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LEADER ELECTION

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Vinay Kumar Madhadi

CSC-8320

LEADER ELECTION

09/23/2009

- Part 1 : Leader Election?
- Part 2 : Different Design Topologies
Algorithms Used-Bully, Ring , Invitation

Recent Studies

- Part 3 : Future work

- In distributed computing, leader election is the process of designating a single process as the organizer, coordinator, initiator or sequencer of some task distributed among several computers (nodes).
(Chow et al, 1997)

- Leader election is the process of determining a process as the manager of some task distributed among several processes (computers).
(Garcia, Molina 1982)

- The existence of a centralized controller greatly simplifies process synchronization.
- However, if the central controller breaks down, the service availability can be limited. The problem can be avoided if a new controller (leader) can be chosen.
- Different Algorithms would be employed to successfully elect the leader.

- 1: Extrema finding - Leader election is based on global priority. Here, every node is characterized by fixed evaluation value.
- 2: Preference-based - Processes in the group can vote for leader based on node’s preference (locality, reliability, estimation).
(Chow et al , 1997)

The main concern is usually the fast and successful completion of election process.

Leader Election

Mutual Exclusion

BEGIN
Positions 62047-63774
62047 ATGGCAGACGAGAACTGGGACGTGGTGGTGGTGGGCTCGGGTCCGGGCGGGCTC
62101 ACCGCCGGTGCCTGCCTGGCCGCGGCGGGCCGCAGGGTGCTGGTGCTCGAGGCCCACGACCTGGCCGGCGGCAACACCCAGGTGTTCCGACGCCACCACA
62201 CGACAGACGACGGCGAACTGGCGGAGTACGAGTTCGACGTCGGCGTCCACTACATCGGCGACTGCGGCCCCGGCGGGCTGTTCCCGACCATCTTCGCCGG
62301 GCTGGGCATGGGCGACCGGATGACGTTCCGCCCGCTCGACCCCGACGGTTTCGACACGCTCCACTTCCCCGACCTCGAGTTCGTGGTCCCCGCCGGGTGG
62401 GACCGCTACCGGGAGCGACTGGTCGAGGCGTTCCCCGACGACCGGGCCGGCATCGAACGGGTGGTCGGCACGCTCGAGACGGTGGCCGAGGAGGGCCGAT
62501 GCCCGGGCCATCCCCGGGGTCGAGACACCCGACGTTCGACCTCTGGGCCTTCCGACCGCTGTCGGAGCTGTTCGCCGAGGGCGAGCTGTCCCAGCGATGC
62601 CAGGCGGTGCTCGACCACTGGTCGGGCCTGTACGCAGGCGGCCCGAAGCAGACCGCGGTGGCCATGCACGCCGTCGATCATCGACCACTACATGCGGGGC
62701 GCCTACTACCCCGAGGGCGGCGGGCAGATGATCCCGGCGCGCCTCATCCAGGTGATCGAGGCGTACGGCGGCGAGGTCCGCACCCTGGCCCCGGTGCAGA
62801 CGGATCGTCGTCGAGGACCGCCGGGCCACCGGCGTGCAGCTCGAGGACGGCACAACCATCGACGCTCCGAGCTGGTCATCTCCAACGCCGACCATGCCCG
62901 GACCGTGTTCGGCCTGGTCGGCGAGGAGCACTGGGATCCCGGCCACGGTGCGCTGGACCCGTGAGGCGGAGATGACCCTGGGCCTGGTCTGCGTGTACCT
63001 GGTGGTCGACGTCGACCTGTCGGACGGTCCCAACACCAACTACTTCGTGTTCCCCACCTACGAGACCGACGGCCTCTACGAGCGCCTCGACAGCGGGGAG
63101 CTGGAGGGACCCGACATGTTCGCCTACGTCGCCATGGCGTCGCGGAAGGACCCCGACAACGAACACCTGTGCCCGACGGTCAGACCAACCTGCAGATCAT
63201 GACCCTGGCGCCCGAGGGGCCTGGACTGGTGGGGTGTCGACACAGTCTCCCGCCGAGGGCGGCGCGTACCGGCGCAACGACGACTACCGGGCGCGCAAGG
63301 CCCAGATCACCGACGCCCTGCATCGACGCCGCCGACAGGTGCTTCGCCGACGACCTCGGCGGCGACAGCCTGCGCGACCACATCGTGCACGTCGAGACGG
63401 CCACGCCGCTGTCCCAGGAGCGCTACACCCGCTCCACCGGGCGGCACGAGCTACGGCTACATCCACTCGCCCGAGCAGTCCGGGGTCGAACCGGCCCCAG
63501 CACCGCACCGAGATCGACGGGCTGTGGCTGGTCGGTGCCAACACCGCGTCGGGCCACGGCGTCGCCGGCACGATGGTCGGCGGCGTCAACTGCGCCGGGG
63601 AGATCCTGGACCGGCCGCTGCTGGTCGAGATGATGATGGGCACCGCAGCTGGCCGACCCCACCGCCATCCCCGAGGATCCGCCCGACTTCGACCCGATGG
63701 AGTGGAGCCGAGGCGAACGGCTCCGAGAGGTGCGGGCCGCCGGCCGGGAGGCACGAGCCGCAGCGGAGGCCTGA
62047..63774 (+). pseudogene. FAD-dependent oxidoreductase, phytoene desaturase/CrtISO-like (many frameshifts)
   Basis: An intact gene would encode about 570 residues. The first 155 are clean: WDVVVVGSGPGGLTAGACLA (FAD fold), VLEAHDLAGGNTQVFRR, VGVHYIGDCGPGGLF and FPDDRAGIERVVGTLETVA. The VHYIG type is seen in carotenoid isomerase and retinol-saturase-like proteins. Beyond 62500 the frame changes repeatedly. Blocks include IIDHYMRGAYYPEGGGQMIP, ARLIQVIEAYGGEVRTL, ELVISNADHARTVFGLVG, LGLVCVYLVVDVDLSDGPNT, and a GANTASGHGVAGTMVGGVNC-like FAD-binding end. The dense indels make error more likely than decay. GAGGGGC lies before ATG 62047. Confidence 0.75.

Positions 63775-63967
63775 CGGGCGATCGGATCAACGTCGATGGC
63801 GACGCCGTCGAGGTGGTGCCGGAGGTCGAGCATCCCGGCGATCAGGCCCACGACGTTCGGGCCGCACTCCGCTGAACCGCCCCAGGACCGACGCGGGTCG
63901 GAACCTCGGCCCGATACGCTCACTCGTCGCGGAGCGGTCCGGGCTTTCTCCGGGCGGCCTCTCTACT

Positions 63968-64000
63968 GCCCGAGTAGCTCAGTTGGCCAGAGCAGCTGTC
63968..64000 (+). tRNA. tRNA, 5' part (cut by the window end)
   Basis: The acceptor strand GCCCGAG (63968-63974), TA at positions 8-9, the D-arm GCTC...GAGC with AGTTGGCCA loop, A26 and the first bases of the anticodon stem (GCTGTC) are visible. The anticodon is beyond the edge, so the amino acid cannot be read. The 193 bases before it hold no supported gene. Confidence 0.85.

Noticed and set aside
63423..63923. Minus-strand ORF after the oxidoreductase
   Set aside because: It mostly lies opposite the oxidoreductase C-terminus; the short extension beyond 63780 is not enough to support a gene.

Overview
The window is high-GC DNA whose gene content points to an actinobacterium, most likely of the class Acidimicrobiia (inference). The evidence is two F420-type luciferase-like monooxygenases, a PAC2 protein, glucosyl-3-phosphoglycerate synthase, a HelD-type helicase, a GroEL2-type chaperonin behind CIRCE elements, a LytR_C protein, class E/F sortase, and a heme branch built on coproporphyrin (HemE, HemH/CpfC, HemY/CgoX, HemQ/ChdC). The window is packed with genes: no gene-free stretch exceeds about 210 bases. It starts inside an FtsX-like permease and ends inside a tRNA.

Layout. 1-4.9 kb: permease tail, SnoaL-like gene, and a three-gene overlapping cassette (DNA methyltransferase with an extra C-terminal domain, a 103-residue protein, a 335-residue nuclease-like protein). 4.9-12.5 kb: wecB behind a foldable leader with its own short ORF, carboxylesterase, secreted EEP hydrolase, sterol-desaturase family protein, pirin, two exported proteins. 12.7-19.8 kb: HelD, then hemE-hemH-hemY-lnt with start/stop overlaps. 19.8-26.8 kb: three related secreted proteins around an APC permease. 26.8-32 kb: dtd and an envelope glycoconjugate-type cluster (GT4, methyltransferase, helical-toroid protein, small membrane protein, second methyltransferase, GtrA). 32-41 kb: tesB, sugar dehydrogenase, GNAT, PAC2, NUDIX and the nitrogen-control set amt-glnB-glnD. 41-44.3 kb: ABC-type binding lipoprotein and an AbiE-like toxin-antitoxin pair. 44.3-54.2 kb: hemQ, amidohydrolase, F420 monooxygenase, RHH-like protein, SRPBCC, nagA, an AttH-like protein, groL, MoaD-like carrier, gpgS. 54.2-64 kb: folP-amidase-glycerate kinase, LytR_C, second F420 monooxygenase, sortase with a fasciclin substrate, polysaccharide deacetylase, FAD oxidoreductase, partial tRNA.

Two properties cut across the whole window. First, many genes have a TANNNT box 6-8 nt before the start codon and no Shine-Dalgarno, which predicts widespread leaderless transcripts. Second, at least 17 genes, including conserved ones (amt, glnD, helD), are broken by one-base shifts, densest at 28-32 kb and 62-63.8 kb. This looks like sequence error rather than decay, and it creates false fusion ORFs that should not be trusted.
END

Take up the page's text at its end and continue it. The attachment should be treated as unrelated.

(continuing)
- Process may yield to others and execute normally as long as leader is selected.
- Concerned with fast and successful termination of election process.
- Result of leader election must be known to other processes.

- Process competes until it succeeds.
- Must ensure that no process is starved.
- Does not care which process is running in critical section.

Leader Election

Synchronization

- In synchronization, the non-token holders only need to know that they do not hold the token.
- Synchronization algorithms are designed to work well in absence of failures.

- In election, all participants must know who owns the token(i.e. who is the leader).
- Election algorithms are performed only if failure occurs.

There are three design topologies employed

namely:

- Complete Topology
- Local Ring Topology
- Tree Topology

- Each process in the group can reach any other process in the same group in one message hop.
- Assumptions taken
- All process ids are unique and known to every process
- Communication network is reliable and only the communicating processes may fail.
- Process takes a known finite amount of time to handle a message, in other words, the process is considered as crashed if it doesn’t respond within specified time-out period

- The Bully Algorithm is based on the assumptions of complete topology.

- This is an extrema-finding algorithm.
- In this algorithm, the highest-numbered process becomes coordinator. Thus the biggest guy in town always wins, hence the name “Bully Algorithm.”
THE ALGORITHM:

- P sends an ELECTION message to all processes with higher numbers.